However, one thing came with me, my attachment to red wine and it stuck out like a sore thumb. Even though it is a socially acceptable ‘drug’, I knew it had some form of invisible control over me. There were periods where I pushed it away through will power but it always showed up again. Enticing me with its message that I needed it to feel alive, that I had no choice, that addiction was life, that life without it was dead.
I began to look for the symbolism of this pernicious, controlling substance that disguised itself as a lifeline. Vine roots grow deeply, even breaking the rock strata and red wine is like blood – could this be a replacement for my secret motherline? My mum’s passing from a mixed-race family to being ‘white’ included the denial of who we were. My soul, that eternal energy that comes from the earth resonating in the divine feminine – Since my great-great-grandmother, that spark of embodied aliveness, the divine feminine that existed in every woman that went before me had been stolen by the colonizer within and without. The masculine principle, the internalized colonizer refused to honor her. My soul was desperate for recognition.
Just as I had believed that wounded, violent men would recognize and love my soul so I could feel her, live her, be her – I believed that the spirit of alcohol could do the same.
I used the journaling prompts from C.W. V. Straaten’s Addiction recovery journal. The question, “If my addiction was a person, describe him or her”, was a breakthrough for me. My addiction was the wounded, narcissistic masculine that colonized my motherline. It was the violent relationships that I magnetically called into my life. It was the outer and inner wounded masculine that refused to infuse my feminine matter with its light, however hard I tried and wished for it to do so. Like the men in my past that reflect my wounded animus, my addiction is a liar, a manipulator, someone who doesn’t or can’t love me, but somehow manages to entice me into his arms each time. My addiction doesn’t want to let me go. It doesn’t want me to be free. My addiction tries to make me believe I need it and that its good for me. My addiction wants my energy. It wants to steal and colonize my soul – that part of the divine feminine that needs the spirit of the sacred masculine to ‘see’ her. My addiction tries to trick me into believing it will do the job of the sacred masculine, that it is the spirit I am longing for. Each time I fall into its trap thinking this time will be different – but of course it isn’t. My addiction is the enemy disguised as my lover.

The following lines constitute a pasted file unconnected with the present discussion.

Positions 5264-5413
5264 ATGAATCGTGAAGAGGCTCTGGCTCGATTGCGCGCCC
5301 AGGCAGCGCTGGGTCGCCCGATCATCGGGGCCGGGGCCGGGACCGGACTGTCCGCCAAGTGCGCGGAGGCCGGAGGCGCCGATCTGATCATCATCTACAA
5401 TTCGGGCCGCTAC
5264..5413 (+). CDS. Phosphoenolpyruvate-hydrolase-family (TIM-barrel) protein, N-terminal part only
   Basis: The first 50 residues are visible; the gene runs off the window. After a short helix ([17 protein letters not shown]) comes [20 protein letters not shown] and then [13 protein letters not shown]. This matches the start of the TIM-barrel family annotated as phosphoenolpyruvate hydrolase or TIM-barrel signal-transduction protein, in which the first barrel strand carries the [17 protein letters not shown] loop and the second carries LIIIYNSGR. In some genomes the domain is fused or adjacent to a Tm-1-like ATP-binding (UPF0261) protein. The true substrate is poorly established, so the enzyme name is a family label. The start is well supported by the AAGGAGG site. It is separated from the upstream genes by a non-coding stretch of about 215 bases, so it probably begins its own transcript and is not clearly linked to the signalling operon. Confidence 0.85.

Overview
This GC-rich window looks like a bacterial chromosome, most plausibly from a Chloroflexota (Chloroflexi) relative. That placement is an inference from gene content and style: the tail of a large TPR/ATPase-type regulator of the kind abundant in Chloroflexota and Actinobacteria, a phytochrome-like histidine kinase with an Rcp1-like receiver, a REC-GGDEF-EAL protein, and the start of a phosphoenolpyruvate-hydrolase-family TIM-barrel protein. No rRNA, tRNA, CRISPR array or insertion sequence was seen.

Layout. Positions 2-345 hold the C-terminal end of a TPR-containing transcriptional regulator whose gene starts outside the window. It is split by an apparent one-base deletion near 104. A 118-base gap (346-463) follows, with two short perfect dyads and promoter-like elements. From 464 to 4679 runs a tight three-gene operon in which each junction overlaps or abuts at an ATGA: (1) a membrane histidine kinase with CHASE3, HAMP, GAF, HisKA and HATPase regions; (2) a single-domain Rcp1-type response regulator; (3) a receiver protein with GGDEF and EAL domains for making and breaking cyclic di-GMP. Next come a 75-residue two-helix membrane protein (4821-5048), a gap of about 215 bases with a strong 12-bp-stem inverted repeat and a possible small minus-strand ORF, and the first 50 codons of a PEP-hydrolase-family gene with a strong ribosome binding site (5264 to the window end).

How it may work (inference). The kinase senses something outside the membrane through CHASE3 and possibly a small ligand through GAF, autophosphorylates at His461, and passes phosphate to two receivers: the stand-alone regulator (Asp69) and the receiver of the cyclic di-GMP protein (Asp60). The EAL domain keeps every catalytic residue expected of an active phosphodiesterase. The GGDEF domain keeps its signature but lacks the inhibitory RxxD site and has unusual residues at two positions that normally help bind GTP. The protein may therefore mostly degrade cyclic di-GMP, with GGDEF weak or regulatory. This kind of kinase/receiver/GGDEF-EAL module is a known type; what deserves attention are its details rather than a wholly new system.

I have learnt that like the inner colonizer, I no longer have to welcome in the addiction. I no longer need to say ‘yes’ to it. I am no longer frightened of it. I don’t believe its threats and insults anymore or its lies about me. I recognize that alcohol is not the spirit that truly honors my feminine. It is a colonizer that like patriarchy steals the sovereignty of the innate, eternal divine feminine. I have learnt that like the wounded masculine, my addiction is terrified of my feminine and that is why it tries so hard to dominate, colonize and manipulate her.
Finally, my eyes are opened to the truth. No need for will power. Now my addiction can no longer hide in the shadows, trying to pretend it is true sacred spirit. Now I see that the intoxication of wine is merely the putrefaction of the fruit – a fermentation of the aborted potential of the vine to reproduce.
He has been exposed, the colonizer and the addiction wrenched from my unconscious, shriveling into nonexistence before my eyes. My ancestral grandmothers, my mother, myself – we gave him all our power for generations. He ruled our souls, our bodies. We couldn’t live without him. But now we are free.
Free to fall in love with the spirit of the sacred inner masculine. Free to feel and allow the spirit of life to penetrate my femaleness, the sacred matter of the mother.